Accountants help to ensure that firms are run efficiently, public records kept accurately, and taxes paid properly and on time. They analyze and communicate financial information for various entities such as companies, individual clients, and Federal, State, and local governments. Beyond carrying out the fundamental tasks of the occupation—providing information to clients by preparing, analyzing, and verifying financial documents—many accountants also offer budget analysis, financial and investment planning, information technology consulting, and limited legal services.
Accountants answer questions like : “Who does the IRS audit?”, and what a term like an “audit flag” is. They explain, most tax returns are processed by IRS computers. The computers are designed to watch for anything out of the ordinary, anything that does not match statistical norms. An item that falls outside the norm may be “flagged”, increasing the likelihood that a return will be audited. A flagged return will be manually reviewed by an IRS employee to determine if there’s an actual need for an audit to be conducted. Audit flags don’t guarantee you’ll be audited, but they do mean that the IRS will probably take a closer look at your return.
Technology is rapidly changing the nature of the work of most accountants and auditors. With the aid of special software packages, accountants summarize transactions in the standard formats of financial records and organize data in special formats employed in financial analysis. These accounting packages greatly reduce the tedious work associated with data management and recordkeeping. Computers enable accountants and auditors to be more mobile and to use their clients' computer systems to extract information from databases and the Internet. As a result, a growing number of accountants and auditors with extensive computer skills specialize in correcting problems with software or in developing software to meet unique data management and analytical needs. Accountants also are beginning to perform more technical duties, such as implementing, controlling, and auditing computer systems and networks and developing technology plans, as well as helping clients manage their structured settlements, and other issues.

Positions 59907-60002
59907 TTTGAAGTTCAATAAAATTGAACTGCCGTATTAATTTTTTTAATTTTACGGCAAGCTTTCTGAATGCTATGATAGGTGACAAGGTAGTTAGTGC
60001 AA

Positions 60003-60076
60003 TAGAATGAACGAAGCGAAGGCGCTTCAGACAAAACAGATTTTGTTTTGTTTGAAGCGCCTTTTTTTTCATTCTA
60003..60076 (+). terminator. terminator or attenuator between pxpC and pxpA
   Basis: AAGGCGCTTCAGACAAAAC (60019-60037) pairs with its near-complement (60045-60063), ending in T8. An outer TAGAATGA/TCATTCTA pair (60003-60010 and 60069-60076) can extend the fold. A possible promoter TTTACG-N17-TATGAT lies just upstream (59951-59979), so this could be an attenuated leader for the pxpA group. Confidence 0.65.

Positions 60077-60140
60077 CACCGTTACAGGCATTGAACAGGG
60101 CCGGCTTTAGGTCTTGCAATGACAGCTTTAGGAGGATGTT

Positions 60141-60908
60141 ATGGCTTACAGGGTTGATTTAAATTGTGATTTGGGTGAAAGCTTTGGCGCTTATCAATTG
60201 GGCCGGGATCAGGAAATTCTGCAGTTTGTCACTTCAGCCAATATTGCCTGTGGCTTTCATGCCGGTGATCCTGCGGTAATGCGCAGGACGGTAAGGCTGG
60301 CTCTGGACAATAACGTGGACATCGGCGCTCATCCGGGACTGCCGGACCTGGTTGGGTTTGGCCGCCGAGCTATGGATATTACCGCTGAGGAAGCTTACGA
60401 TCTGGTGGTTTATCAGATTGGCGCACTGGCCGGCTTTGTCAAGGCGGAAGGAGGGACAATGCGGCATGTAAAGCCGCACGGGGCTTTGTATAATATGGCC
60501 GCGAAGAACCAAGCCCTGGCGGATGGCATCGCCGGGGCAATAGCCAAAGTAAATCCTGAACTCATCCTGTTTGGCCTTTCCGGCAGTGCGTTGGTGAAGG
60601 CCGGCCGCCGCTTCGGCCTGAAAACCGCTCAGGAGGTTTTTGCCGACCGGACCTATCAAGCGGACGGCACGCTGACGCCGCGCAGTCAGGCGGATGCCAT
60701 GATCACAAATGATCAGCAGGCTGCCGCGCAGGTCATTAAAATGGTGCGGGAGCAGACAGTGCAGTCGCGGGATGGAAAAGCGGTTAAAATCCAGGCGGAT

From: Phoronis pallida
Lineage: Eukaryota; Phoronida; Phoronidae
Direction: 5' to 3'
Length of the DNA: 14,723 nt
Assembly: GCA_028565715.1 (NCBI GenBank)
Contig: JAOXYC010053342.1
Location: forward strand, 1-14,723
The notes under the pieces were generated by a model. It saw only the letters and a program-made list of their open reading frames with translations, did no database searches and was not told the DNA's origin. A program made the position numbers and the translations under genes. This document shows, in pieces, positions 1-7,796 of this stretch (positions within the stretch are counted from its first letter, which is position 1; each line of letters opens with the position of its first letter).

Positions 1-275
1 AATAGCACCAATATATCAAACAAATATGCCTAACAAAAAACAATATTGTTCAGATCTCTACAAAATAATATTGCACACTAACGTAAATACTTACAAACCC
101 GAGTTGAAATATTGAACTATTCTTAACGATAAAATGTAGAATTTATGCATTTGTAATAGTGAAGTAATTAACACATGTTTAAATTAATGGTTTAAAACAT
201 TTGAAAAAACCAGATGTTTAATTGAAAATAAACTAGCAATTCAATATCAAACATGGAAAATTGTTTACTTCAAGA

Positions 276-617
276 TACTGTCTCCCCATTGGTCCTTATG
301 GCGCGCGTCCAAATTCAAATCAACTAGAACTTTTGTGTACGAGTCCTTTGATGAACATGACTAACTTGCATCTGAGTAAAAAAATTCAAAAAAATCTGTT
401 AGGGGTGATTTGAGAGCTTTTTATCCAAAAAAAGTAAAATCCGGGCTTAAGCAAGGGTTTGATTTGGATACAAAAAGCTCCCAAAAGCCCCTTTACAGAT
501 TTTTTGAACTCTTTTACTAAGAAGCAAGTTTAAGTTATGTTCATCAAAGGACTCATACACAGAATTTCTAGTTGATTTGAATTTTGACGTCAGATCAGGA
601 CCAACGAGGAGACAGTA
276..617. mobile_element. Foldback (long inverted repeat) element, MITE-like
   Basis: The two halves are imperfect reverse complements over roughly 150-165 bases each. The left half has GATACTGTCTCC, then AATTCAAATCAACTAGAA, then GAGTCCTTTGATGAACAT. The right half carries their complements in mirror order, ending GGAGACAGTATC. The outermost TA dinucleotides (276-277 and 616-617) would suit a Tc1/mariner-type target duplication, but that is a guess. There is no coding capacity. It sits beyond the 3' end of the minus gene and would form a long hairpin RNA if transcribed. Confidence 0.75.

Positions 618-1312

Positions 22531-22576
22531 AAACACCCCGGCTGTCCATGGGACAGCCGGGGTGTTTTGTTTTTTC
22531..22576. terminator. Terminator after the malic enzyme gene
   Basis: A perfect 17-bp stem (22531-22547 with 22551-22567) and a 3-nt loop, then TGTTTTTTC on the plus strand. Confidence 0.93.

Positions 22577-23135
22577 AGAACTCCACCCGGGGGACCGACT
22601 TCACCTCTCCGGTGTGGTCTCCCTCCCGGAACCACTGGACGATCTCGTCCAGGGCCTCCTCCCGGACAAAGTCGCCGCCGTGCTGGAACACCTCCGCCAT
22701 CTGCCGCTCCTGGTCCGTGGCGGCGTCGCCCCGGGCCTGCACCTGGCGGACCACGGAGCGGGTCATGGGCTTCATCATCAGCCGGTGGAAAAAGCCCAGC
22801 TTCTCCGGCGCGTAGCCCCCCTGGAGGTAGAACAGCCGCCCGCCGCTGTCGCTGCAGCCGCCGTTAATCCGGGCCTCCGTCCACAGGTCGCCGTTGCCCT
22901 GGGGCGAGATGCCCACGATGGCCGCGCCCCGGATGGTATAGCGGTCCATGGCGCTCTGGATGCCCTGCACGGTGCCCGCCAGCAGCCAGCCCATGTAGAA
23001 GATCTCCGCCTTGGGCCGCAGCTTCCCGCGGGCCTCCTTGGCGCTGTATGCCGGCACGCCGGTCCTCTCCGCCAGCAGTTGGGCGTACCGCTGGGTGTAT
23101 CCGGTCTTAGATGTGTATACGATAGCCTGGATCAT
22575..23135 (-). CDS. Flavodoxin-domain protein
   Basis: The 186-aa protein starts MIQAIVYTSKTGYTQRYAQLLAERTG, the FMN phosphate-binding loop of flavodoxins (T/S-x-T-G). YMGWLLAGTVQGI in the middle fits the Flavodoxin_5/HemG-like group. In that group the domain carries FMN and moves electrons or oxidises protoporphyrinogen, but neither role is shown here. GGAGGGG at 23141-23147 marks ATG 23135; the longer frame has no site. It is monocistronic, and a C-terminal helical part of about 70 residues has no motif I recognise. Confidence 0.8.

We are glad to introduce the Iranian community to such a wonderful group of Iranian accountants.
Q. Please tell us your name and what you do.
A. I am Arash Nasiri, and I am a forensic accountant.
Q.How long have you been in business and how did you get started?
A. My experience relating to criminal justice started when I was fourteen as a member of an organization affiliated with a local police department. I continued my education after high school, earning a degree in criminal justice and in accounting. After my involvement as an accountant assisting a local police department with an embezzlement case in 1990, I knew this was the field for me. The challenge in 1990 was that the field of forensic accounting was much less known than it is today.
Q. Do you work for yourself?
A. I started my own firm at the end of 2005 after completing over thirteen years with a regional public accounting firm, having founded and ran the firm’s forensic accounting department for years. I never wanted to run my own business, but I also knew that if I wanted to see if I had learned any skills about running a company and being a business owner, I would have to try and apply what I had learned. I was very fortunate to have worked at a firm that provided many great experiences, including guest speakers and experts in personal development. Leaving behind my friends, co-workers, clients, comfort zone and paycheck, I decided I would give it a try. I never saw it as quitting the firm, but rather graduating, with all this knowledge to apply.
I took out a line of credit, and set a goal that I would start a firm specializing only in forensic accounting. My plan was to assess my success at the six-month mark. I would either be out of funds and seeking re-entry into the work force, or I would have built a sustainable cash flow stream to continue. After an initial drawdown for capital purchases, I hadn’t needed to touch the line during the initial period. My work was far from over, but I knew I could continue on my own. The next thing I knew, my first anniversary passed, as did my second, third, fourth and fifth.
Q. What are your plans for the future?
A. Now in my sixth year, I have been reflecting back on how I managed to remain in business, especially given the economic downturns we have experienced. I am thankful to have formed friendships with so many colleagues who willingly shared their expertise, time and energy to ensure my success.
Q. Thank you for talking to us.
A. It was my pleasure.